thomas_round
Thomas Lunner

Research Area Manager / Adj. Professor

> Learn more

mail@eriksholm.com

Assessment of listening effort provides new ways of evaluating hearing-aid signal processing. Listening effort ratings may be an indicator of cognitive load. Subjective ratings of the effort involved in speech recognition in noise reflect signal-to-noise-ratios, and individual cognitive capacity seems to influence relative rating of noise type.
Listening effort

Testing listening effort and working memory

Recently there has been interest in using subjective ratings as a measure of perceived effort during speech recognition in noise. Perceived effort may be an indicator of cognitive load. Thus, subjective effort ratings during speech recognition in noise may co-vary both with signal-to-noise ratio (SNR) and individual cognitive capacity.

The present study investigated the relation between subjective ratings of the effort involved in listening to speech in noise, speech recognition performance, and individual working memory (WM) capacity in hearing-impaired, hearing-aid users. In two experiments, 46 participants – all with bilateral mild to moderate sloping hearing loss - rated perceived effort during aided speech perception in noise. Noise type (unmodulated or modulated speech weighted noise) and SNR (five levels) were manipulated in both experiments.

In the second experiment, hearing-aid compression release settings were also manipulated (slow and fast). Speech recognition performance was measured along with WM capacity. A visual analogue scale (VAS) was used for effort rating in both experiments. Read more about the listening effort test.

Results

In both experiments, there was a strong and significant relation between rated effort and SNR that was independent of individual WM capacity, whereas the relation between rated effort and noise type seemed to be influenced by individual WM capacity.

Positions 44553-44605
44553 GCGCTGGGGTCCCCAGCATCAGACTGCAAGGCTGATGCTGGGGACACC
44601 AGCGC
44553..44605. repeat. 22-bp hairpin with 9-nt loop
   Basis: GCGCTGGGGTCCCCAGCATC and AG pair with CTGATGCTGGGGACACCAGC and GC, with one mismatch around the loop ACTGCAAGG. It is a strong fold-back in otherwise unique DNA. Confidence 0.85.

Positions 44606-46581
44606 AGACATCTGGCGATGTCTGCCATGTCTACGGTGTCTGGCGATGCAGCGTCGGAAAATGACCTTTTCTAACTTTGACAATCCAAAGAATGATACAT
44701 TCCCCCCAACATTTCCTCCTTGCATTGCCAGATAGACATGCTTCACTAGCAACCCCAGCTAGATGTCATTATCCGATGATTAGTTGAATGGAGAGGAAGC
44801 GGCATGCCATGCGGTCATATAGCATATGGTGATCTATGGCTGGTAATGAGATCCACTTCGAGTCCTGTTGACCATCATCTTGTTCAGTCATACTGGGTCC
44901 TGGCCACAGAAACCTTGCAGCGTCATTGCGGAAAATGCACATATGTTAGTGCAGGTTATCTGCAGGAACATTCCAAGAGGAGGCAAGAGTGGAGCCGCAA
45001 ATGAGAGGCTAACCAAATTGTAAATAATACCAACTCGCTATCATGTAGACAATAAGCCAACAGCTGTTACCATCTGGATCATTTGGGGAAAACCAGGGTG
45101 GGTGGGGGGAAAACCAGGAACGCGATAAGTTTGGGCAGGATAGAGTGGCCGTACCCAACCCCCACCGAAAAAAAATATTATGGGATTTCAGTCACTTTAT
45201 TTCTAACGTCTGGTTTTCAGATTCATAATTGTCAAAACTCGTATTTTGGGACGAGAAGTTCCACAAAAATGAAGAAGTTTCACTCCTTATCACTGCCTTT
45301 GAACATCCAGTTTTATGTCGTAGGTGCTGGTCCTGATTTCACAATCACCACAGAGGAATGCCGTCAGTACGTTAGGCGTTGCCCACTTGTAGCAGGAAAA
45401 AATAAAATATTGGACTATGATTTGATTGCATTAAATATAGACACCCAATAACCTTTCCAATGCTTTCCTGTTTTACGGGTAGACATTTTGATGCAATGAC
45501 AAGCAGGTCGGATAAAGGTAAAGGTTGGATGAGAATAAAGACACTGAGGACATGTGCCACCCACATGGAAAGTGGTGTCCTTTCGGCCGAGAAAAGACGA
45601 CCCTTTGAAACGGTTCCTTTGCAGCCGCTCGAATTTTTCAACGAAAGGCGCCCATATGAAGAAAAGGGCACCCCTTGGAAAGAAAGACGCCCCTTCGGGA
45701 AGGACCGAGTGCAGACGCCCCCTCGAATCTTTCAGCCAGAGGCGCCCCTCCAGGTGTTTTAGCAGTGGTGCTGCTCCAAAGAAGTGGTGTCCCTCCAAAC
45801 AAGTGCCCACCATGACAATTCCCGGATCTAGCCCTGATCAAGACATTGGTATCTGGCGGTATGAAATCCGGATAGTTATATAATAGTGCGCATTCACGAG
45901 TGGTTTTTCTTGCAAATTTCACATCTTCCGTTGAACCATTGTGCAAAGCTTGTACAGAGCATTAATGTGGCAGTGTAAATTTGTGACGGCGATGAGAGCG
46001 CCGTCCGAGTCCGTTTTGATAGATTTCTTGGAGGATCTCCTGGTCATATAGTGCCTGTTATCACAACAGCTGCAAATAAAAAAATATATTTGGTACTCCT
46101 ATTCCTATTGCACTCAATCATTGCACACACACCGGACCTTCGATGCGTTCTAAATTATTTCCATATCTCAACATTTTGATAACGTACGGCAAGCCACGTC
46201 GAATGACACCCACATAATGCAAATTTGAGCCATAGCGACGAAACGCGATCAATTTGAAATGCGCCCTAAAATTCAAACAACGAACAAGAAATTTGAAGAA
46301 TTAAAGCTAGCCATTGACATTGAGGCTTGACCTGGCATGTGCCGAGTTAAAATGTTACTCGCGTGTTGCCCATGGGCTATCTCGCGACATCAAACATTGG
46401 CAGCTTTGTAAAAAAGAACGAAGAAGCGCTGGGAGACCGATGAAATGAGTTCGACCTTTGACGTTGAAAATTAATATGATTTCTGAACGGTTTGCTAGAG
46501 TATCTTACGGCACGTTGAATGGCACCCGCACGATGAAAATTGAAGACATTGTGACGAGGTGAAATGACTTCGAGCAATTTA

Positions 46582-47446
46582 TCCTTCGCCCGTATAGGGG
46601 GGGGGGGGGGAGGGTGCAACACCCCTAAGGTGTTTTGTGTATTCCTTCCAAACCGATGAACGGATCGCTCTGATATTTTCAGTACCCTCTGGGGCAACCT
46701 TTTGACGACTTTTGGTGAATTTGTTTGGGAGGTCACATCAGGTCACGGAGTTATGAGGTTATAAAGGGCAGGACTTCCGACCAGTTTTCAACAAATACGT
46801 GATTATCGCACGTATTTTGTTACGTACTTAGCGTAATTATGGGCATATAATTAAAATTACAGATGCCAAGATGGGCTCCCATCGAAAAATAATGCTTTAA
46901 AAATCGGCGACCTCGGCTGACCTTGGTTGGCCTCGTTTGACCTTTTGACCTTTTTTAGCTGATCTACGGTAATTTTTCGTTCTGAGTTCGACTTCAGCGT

In particular, greater working memory capacity was associated with less listening effort in steady-state noise across all five SNRs, while in modulated noise this relation only applied at the best SNRs. Experiment 2 revealed that the hearing-aid compression setting influenced the effort ratings. Thus, subjective ratings of the effort involved in speech recognition in noise reflect SNRs, and individual cognitive capacity seems to influence relative rating of noise type.


Further reading

Schulte et al. (2009). Listening Effort Scaling and Preference Rating for Hearing Aid Evaluation. Workshop Hearing Screening and Technology, HearCom.

Larsby B, Hällgren M, Lyxell B (2008). The interference of different background noises on speech processing in elderly hearing-impaired subjects. International journal of audiology,47(2), Supplement, S83-90.

Rudner M, Rönnberg J, Lunner T (2011). Working memory supports listening in noise for persons with hearing impairment. Journal of the American Academy of Audiology, 22(3), p. 156-167.